Boeing moved to ease tensions Saturday with regulators over the return to service of its 737 MAX, saying it was up to the U.S. Federal Aviation Administration (FAA) and its global counterparts to approve changes to the jet in the wake of two fatal accidents.
Grounded Boeing 737 MAX aircraft are seen parked in an aerial photo at Boeing Field in Seattle, Washington, U.S. July 1, 2019. (Photos: Reuters)
The FAA told its staff this week to take whatever time was needed to review the grounded plane after Boeing said it expected the FAA to certify the 737 MAX in mid-December.
"We put some targets out that still line up to December ... type certification," Stan Deal, chief executive of Boeing Commercial Airplanes, told reporters.
"The FAA has said they are not going to put a time frame on it and we are going to track behind them on this," he told a news conference ahead of the Dubai Airshow.
Boeing's mid-December estimate sent the planemaker's stock price soaring on Monday, though it also said it would not win approval for changes to pilot training until January.
U.S. officials privately said this week that Boeing's timetable was aggressive — if not unrealistic — and was not cleared in advance by regulators.
Leanne Caret, executive vice-president of The Boeing Company and president and CEO of BoeingÕs Defense, Space & Security, Stan Deal, president and CEO of Boeing Commercial Airplanes (BCA) and Ted Colbert, president and CEO of Boeing Global Services, attend during a Boeing media briefing in Dubai ahead of the Dubai Air Show, in Dubai, United Arab Emirates November 16, 2019.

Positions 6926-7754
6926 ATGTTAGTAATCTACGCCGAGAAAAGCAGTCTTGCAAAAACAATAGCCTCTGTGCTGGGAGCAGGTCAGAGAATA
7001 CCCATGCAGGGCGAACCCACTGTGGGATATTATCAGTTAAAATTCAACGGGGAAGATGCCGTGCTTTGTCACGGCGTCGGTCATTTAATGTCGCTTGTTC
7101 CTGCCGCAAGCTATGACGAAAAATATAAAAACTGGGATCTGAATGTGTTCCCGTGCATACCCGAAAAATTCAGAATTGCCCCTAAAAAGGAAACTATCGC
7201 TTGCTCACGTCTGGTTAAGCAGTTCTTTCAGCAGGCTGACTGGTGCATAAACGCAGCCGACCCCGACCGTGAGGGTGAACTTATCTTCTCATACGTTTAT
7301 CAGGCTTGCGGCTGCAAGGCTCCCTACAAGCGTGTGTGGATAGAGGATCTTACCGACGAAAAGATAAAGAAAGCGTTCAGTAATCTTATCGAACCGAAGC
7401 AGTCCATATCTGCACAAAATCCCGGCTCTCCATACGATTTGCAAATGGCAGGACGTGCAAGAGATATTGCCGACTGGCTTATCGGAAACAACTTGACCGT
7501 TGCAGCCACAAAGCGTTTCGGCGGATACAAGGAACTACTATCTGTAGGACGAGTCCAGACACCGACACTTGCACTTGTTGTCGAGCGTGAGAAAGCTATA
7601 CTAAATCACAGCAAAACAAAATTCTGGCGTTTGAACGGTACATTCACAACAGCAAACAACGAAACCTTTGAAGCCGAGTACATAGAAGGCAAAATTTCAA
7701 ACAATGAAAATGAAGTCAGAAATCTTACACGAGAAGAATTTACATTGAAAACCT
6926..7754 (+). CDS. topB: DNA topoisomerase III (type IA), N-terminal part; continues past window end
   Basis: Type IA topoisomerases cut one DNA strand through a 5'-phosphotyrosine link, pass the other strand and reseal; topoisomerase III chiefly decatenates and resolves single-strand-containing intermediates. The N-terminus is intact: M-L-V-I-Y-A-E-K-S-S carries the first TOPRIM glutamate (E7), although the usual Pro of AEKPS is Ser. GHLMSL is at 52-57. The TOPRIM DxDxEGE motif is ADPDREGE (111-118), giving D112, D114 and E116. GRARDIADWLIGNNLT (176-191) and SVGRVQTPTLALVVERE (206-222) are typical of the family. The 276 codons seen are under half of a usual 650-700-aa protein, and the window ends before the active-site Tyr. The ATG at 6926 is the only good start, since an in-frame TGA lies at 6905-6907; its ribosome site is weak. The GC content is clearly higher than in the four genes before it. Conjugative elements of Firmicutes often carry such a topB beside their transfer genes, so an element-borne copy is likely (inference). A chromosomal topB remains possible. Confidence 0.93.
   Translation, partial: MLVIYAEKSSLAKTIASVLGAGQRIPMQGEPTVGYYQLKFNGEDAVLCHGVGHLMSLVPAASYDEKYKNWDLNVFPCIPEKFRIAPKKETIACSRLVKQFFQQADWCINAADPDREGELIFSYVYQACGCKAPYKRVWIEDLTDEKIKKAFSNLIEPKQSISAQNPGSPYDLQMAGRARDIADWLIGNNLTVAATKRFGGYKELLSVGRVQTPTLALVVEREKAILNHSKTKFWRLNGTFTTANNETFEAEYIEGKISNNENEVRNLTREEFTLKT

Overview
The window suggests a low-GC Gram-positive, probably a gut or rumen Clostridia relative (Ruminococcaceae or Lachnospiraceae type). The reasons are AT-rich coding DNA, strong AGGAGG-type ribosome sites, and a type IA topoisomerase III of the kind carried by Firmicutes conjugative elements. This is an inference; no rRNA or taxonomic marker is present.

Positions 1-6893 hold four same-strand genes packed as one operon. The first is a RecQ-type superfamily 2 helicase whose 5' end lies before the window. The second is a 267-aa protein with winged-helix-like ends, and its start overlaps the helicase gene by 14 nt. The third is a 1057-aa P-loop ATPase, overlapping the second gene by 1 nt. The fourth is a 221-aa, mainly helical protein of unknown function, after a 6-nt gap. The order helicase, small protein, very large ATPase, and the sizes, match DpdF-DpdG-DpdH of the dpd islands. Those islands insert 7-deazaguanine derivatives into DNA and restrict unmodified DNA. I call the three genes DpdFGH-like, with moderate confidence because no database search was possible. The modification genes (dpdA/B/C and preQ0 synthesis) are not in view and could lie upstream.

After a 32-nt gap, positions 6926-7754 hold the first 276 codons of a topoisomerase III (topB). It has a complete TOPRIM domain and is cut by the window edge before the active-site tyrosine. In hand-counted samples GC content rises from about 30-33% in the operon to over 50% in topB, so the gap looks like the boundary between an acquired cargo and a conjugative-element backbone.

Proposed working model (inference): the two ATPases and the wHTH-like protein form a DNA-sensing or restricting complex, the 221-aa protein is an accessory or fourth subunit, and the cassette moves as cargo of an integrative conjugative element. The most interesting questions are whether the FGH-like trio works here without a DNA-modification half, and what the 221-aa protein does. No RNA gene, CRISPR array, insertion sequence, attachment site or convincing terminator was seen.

On Friday, FAA Administrator Steve Dickson indicated the agency would decide in its own time whether to unground the plane that was involved in two fatal crashes in five months, killing 346 people in Indonesia and Ethiopia.
"This effort is not guided by a calendar or schedule," Dickson wrote in a memo seen by Reuters.
Dickson is due to attend the Dubai Airshow this week.
Speaking on the eve of the show, the head of Boeing divisions spanning jetliners, defense and services expressed sympathy for the relatives of victims of the two crashes that led to the plane's worldwide grounding in March.
Deal said Boeing is in discussions with host airline Emirates over the impact of delays to its much larger 777X, for which the Dubai carrier is by far the largest customer.
Boeing is also talking to Emirates about the future of a tentative order for 40 787 Dreamliners, which is among a number of orders left in the balance since the last Dubai show in 2017.
Emirates has taken a tough stance on new orders ahead of the November 17-21 show, but industry sources say it could agree to confirm at least some of the 787s in exchange for a deal with Boeing that would allow it to cancel or defer some delayed 777X.
It is also expected to confirm orders for some Airbus jets.